(WP) Hair of the Dog
She was sitting in history, her least favorite class in school, when it happened.
Someone got up to go to the bathroom and reached for the knob, but the moment his fingers met the metal, she heard the lock click closed, and red lights began to flash, washing the room in bloody light.
Their teacher, Mrs. LeCroix, was standing at the window, quickly closing metal bars over them, her white dress turning pink in the light; to Diana, it looked garish, almost grotesque, and a taste like metal, like blood, coated her mouth and throat.
“Who is here, Mrs. LeCroix? What do they want?”
At Diana’s questions, the rest of the class waited for the answer with bated breath. No one knew what was going on, but they were clearly in danger. Their instructor slammed metal, too, over the vents, the snap, snap, snap making several people jump with each repetition.
“The werewolves, children. They’re invading, and out for blood.”
One student stared at her with his mouth open, and he let out an incredulous bark of laughter.
“Werewolves? What are you on? There’s no such thing! They’re just stories! Folktales!” The guy, named Freddy, was openly scoffing at their teacher, arms crossed.
Mrs. LaCroix’s eyes narrowed. “Haven’t you heard that old expression, that all stories contain a grain of truth? Those threads didn’t just spring up out of nowhere. You’d do well not to laugh.”
While this acidic exchange was happening, Diana was listening intently; down the hall, she could’ve sworn that she heard footsteps.
Could it be that this wasn’t some crazy dream and that this was real life? Werewolves were coming for them. And if she was hearing correctly, they were right down the hall. She turned to her classmates and put a finger to her lips, and everyone, even Freddy, went silent.
Diana heard female laughter, and the heavy clop, clop, clop of footsteps on the polished floor. The doorknob rattled, and she heard a muffled word in a language she didn’t understand; perhaps it was a curse.
“It’s locked,” A deep, raspy voice sounded, and Mrs. LaCroix went white, her lips a thin line in her face.
“When has that ever mattered?” Someone else retorted; there was a heavy thump, as if the person had shoved their shoulder against it.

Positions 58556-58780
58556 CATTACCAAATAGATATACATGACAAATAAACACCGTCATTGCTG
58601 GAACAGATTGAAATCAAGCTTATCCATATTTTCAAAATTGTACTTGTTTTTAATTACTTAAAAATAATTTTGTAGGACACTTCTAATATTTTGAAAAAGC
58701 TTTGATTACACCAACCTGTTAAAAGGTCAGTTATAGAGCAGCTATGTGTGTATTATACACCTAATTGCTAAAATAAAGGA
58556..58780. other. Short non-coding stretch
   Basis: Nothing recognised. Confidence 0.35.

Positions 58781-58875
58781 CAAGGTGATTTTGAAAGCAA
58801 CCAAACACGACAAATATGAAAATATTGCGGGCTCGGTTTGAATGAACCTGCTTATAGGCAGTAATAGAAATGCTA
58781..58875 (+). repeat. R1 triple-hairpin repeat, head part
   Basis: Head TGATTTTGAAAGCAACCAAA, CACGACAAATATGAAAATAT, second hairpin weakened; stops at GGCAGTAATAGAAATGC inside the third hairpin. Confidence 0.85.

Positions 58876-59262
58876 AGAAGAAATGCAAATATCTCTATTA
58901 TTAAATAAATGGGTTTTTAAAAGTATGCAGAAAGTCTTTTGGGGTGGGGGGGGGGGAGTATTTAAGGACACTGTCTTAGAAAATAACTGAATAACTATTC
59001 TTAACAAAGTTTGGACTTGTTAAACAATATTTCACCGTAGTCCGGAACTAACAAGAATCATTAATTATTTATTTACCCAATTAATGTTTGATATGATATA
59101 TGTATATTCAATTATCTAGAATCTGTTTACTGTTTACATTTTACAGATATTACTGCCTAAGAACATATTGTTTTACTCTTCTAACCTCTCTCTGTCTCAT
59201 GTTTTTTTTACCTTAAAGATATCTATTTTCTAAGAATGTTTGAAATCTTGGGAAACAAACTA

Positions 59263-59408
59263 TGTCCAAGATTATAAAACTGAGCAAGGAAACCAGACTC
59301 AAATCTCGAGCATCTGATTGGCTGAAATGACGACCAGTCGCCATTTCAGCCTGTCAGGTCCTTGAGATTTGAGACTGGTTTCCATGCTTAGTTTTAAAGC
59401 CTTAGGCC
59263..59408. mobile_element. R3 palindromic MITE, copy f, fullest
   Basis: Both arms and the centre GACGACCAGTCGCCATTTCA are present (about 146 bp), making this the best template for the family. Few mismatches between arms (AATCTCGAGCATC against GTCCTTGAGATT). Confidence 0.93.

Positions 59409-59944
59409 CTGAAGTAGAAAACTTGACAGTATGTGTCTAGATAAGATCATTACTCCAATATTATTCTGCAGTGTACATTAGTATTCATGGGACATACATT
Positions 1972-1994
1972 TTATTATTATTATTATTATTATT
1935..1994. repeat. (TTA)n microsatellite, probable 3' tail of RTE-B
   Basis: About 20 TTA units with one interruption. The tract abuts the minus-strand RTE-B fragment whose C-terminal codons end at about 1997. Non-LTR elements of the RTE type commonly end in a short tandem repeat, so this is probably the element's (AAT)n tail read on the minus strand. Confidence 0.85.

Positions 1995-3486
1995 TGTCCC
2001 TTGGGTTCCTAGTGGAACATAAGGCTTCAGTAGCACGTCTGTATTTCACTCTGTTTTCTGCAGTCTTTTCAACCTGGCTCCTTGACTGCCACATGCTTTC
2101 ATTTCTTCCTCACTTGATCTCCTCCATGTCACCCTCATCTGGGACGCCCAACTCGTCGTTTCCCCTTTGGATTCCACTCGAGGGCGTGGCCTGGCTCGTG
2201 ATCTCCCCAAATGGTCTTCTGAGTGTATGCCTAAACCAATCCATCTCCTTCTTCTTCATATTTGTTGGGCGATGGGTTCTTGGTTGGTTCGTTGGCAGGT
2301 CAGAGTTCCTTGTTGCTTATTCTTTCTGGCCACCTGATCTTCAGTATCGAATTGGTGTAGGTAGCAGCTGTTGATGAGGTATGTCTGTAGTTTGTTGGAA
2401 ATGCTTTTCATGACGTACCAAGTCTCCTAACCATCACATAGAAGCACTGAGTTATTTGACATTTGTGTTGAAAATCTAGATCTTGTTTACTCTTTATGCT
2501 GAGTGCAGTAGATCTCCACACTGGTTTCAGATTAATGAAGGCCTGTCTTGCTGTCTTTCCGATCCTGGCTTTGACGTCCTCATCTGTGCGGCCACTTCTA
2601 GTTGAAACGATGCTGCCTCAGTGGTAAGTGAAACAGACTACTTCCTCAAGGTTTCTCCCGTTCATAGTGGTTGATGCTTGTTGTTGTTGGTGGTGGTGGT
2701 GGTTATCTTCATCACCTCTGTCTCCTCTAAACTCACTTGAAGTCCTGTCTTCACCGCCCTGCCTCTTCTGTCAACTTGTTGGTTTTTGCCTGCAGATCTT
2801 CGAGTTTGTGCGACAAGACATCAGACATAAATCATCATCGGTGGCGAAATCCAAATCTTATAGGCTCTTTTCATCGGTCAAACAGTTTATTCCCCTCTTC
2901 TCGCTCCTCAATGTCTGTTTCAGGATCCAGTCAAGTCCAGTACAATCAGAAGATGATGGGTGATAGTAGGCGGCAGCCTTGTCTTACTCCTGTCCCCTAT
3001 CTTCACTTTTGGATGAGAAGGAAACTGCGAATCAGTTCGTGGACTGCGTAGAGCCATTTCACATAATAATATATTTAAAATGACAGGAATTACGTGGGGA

“Move out of the way! I’m hungry, and you’re holding up lunch.” Another voice piped up; to Diana’s surprise, it was high-pitched and breathy, as she imagined a little girl would sound. There was another thud, and a hole—an actual hole—punched in the door, and the scrap of steel fell inward with a hollow, metallic clang.
The woman leaned down slightly and grinned, her smile full of sharp fangs.
She reached in the hole and jiggled the knob again; this time, it gave, and the door swung open, revealing Mrs. LaCroix, Diana, and the rest of the nonplussed students.
After that, it was total chaos, and since all the vents and windows were barred, the only path to escape was through the door, and past the monsters.
Mrs. LeCroix stepped in front of them all, waving her hands to indicate that they should all get behind her.
Diana was frozen, gaping in shock. Their teacher had been right. But then, the world did not make sense any longer. How was this possible?
But Freddy, ever the skeptic, refused.
“Mrs. L says you’re werewolves. But I don’t believe you.”
“Did you not just see that stunt with the door, child?” The woman with the high voice asked, eyebrows arched.
“Oh, well. Shall we see if we can convince this boy of the truth?” She asked, and without further ado, she stepped forward, holding out an elegant hand tipped with long, dirty claws. With another step, she growled low in her throat and there was an awful, nasty squish sound as she relieved him of his heart, blood spurting from his chest.
With another wicked, fanged grin, she asked, “Any more questions?”